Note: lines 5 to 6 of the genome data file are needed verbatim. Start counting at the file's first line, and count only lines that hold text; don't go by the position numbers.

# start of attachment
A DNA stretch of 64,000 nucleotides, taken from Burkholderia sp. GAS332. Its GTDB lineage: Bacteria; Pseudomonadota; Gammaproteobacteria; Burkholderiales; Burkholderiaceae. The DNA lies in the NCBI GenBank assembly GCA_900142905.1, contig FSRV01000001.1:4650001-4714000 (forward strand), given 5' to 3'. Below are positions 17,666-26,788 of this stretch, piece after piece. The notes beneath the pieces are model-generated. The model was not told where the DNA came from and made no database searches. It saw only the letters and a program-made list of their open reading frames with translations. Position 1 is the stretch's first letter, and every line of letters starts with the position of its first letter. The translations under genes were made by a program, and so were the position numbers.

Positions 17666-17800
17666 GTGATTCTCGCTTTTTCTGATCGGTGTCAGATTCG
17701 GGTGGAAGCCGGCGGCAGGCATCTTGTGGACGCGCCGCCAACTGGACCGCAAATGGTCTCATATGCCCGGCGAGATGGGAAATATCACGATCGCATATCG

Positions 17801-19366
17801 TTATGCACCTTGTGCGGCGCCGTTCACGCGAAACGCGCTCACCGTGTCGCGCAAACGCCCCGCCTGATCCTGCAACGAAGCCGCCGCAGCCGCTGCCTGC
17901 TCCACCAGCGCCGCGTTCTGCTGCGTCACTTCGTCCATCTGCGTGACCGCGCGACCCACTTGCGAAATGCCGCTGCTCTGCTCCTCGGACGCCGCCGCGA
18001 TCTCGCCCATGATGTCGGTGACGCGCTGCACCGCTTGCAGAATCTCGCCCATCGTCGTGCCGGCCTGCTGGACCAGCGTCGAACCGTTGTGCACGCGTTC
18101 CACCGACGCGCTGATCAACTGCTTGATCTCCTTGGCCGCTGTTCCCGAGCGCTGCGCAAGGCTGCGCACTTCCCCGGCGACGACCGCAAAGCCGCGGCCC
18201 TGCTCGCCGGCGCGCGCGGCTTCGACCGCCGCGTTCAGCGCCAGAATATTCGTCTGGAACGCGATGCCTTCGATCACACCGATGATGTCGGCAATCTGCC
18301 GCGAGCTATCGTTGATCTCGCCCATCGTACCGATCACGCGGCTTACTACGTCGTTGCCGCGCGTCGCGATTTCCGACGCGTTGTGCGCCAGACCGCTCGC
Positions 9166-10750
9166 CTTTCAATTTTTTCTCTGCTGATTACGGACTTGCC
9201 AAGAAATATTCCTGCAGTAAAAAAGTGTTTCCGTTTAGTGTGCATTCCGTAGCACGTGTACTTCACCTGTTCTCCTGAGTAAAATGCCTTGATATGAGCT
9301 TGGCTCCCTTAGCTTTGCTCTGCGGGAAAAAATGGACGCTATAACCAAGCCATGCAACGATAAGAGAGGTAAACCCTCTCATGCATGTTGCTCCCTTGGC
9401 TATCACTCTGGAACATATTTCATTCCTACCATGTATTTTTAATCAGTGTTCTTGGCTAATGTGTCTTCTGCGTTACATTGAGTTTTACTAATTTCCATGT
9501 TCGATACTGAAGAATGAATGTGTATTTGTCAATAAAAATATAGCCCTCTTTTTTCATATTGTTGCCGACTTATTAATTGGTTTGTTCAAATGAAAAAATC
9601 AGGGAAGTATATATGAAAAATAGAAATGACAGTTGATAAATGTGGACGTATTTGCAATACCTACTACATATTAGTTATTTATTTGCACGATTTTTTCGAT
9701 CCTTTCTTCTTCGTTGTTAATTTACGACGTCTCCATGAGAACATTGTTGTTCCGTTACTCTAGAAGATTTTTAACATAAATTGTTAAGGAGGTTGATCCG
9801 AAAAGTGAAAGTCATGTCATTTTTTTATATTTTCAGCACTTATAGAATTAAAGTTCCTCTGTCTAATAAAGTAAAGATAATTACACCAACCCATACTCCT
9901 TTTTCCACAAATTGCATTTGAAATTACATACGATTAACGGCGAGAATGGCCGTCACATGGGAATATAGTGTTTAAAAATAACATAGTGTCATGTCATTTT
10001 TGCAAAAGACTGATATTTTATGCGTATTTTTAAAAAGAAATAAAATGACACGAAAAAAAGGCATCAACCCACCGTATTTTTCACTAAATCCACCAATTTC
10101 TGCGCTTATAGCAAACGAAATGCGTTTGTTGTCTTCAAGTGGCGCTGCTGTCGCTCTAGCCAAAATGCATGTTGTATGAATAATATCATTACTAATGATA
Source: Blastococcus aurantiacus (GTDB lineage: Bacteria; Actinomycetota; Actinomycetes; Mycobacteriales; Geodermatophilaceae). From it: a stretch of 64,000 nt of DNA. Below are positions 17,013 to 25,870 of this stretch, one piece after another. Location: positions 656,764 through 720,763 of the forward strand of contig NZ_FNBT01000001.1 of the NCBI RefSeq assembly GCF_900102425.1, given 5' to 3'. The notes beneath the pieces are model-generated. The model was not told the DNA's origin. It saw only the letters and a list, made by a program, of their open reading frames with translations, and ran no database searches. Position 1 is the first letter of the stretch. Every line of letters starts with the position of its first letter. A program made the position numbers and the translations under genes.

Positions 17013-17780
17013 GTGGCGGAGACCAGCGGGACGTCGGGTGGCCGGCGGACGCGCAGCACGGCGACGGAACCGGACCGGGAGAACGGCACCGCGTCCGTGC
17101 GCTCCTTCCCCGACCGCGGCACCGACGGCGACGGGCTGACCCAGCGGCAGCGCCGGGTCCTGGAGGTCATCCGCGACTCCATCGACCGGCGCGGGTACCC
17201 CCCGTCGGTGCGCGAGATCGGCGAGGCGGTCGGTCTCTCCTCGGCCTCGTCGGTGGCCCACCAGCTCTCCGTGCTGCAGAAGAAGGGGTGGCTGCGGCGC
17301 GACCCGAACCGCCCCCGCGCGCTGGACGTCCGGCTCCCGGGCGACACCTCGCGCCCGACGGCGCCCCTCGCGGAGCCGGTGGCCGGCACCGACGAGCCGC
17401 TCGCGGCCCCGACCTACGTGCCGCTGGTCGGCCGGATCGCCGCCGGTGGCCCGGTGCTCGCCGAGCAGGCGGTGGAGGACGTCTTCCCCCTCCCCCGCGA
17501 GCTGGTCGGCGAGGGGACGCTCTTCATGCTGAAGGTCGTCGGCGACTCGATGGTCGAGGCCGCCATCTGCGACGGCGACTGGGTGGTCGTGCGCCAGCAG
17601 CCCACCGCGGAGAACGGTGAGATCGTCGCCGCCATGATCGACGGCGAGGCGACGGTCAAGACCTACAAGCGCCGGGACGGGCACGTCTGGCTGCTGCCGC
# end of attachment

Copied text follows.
Positions 17801-19366
17801 TTATGCACCTTGTGCGGCGCCGTTCACGCGAAACGCGCTCACCGTGTCGCGCAAACGCCCCGCCTGATCCTGCAACGAAGCCGCCGCAGCCGCTGCCTGC